Unfortunately, my arthritis has got progressively worse. I can’t walk much more than about 3 miles, so I’m unable to join the group on it’s weekly walks. A fact I find deeply disappointing.

But life is about opportunity and re-inventing yourself when you need to. So I’m now on the committee of the group as social events/activities co-ordinator.

One event we did recently, was a trip to Shrewsbury (about an hour by train from Chester). We had a really good time, looking around the town and a fascinating tour of Shrewsbury prison (now closed down, but frequently used as a tv/film location). A retired Prison officer showed is around and told us all about it’s history.

I’ve always loved going to the cinema. There was a time in my life when my brother and I went every Saturday for several years. Sadly, we live a fair distance apart, The Manchester Odeon has been knocked down and the ABC Deansgate has been converted to a Witherspoon.

Also, a lot of films I watch now, are not very good. I asked my brother what he thought. Have I just got older, and have I lost the ability to suspend belief. David thinks not. He said there are a lot more films made now, Netflix and stuff like that, and like cakes, the more you make the lower the general quality.

Two films I really enjoyed last year were No time to die and Top Gun Maverick. In both cases, they’d spent years getting the film right and it showed.

A few years ago, there was a 4th Indian Jones. It wasn’t very good, because it had been rushed and “appealing to fans” without an interesting story or believable characters (apart from Indie) just didn’t work.

Now, I’m enthusiastically looking forward to Indiana Jones and the Dial of Destiny (5th instalment of the “trilogy”). I feel like they’ve taken time to make this film properly and settled for nothing less than excellence.

See what happens, but it’s out on the 30th of June, if your interested.

You can see a preview here and here.

Speaking of things I’m looking forward to watching.

Star Trek – The Next Generation finished in 1994. It was one of the best and most popular science fiction tv series off all time (and I loved it).

In the 3rd series of Picard (named after the captain from the Next Generation) the original crew get back together on a brand new adventure. There are 2 episodes left and I can’t wait to watch them (along with the season finale of the Mandalorian).

Well, in 8 days, I’m off for a long weekend in Porto, Portugal.

No specific plans, just relaxing, possibly a boat trip, and a day tour of the valley and wine regions.

I’m especially looking forward to getting a picture from the multi-level bridge.

This blog entry started with a picture of a beautiful animal – The Ocelot (well actually it didn’t it started with a picture of me on a rope bridge, but, the one bellow it is the Ocelot).

I’ve never been very interested in any kind of gambling. Although going back to my youth and the excuse for a human being, my stepfather I’ve always put a bet or joined a sweep for the Grand National, as I did last week.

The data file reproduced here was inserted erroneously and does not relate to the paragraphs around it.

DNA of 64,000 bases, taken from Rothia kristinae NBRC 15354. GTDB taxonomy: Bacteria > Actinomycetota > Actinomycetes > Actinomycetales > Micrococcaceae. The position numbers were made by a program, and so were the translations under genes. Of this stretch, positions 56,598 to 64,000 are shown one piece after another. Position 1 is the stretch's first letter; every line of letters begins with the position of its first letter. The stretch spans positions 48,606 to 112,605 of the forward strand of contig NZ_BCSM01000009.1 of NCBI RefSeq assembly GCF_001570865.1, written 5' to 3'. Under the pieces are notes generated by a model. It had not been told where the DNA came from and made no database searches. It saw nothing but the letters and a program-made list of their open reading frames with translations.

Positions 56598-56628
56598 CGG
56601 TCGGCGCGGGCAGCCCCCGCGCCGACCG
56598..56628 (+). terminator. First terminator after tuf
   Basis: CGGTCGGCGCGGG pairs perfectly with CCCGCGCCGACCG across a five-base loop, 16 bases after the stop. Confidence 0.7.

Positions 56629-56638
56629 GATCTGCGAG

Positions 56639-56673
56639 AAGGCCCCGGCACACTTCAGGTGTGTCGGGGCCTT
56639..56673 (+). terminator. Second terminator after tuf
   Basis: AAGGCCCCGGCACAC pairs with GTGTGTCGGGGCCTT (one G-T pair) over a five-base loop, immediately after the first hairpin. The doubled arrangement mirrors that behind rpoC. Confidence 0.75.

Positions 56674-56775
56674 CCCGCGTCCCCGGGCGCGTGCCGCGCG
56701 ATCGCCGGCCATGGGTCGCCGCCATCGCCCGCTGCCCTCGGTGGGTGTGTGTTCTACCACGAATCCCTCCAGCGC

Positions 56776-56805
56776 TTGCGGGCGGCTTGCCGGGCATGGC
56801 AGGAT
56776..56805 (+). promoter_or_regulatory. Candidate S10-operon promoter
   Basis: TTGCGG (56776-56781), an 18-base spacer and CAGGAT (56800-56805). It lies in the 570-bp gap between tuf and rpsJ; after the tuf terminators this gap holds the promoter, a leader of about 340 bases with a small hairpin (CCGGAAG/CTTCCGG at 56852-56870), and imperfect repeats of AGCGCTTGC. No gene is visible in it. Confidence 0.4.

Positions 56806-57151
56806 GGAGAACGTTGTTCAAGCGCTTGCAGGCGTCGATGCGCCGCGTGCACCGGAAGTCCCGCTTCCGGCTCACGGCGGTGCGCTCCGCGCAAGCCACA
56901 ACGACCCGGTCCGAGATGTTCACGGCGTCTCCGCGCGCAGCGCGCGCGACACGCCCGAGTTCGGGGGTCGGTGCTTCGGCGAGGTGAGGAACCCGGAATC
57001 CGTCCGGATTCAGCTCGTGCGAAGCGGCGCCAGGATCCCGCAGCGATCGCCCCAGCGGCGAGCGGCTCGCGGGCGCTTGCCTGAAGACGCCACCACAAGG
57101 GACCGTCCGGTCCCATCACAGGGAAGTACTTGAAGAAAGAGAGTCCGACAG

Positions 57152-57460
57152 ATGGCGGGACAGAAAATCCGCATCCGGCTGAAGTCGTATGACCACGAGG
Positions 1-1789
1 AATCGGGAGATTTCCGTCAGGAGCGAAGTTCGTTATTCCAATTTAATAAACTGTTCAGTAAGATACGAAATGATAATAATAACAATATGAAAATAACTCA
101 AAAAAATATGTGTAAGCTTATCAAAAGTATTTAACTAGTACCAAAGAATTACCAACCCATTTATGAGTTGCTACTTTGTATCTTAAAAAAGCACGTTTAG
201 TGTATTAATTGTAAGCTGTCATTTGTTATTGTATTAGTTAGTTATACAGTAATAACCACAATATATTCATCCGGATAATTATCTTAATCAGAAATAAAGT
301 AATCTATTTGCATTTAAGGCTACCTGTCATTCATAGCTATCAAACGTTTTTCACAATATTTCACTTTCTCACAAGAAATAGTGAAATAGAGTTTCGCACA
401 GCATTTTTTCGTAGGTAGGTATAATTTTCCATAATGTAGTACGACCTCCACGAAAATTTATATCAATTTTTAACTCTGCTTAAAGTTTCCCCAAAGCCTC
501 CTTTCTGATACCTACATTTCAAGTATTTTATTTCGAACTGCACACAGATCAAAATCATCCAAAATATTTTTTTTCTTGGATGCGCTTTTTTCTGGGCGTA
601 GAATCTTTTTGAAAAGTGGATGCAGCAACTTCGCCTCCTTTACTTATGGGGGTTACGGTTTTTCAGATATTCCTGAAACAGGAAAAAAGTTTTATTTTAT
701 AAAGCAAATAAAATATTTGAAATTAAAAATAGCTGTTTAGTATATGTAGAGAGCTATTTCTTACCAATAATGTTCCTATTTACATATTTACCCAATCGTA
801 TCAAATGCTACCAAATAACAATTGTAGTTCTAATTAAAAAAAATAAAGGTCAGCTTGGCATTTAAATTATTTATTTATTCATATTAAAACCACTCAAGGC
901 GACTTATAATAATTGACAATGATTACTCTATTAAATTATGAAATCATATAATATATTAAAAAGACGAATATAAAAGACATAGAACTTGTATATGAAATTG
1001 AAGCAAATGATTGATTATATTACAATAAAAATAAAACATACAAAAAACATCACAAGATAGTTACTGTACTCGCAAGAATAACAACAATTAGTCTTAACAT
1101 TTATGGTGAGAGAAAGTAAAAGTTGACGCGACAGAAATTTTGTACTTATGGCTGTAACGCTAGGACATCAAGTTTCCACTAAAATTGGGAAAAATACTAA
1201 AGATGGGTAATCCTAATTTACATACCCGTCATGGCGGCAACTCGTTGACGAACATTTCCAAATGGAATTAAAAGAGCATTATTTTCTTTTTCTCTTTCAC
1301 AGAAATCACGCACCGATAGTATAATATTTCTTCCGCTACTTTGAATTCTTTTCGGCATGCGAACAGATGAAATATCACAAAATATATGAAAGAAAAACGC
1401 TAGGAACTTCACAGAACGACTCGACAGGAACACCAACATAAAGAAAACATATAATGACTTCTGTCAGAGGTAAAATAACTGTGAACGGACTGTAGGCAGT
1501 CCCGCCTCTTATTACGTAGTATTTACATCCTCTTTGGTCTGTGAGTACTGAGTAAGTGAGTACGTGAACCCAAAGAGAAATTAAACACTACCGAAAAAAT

The horse I picked out was Hill 16, which tragically died falling at the first fence. I’m not an activist and I’m not going to cause trouble, but quite simply, I can’t justify doing this anymore. So from now on, I simply won’t be taking part in the Grand National.

Well, that’s all for this time, thanks for taking the time to read this. The search for adventure continues…

Festive Season in Sicily and first post of 2023

Well, It’s 2023 and a New Year is upon us.

This is my first blog entry of 2023, so I thought I’d start with some stuff about Sicily, where I spent Christmas and New Year.

First thing to say, is that I think this time I bit off more than I could chew. Sicily is a massive island and we frequently only stayed one night in accommodation before travelling off the next day. As such, we were always rushing around.

It was a fantastic trip, but if I were to make a recommendation, it would be do it in 2 separate trips.

Navigating around busy city centres was also quite stressful and it was annoying sometimes when we’d booked accommodation that “had parking” only to arrive and be told by the owner that he knew somewhere you could park. Not the same thing at all!

The Island is scattered with more ancient treasures than an Indiana Jones Film.

Just one of them above, the Temple of Concordia.

The weather throughout the trip, was fantastic (but isn’t that what you go away at Christmas for?).

A day trip to Mount Etna and we found this 2 story house, that had been overrun by Lava from the Volcano.

Taormina was one of the highlights.

An incredible town in the mountains, it has spectacual views and amazing places to eat and drink.

On New Year’s Eve, they had a street party with Fireworks.

I’ve always enjoyed the film, The Godfather. The American Film institute, names it as the 2nd best film ever made (after Citizen Kane).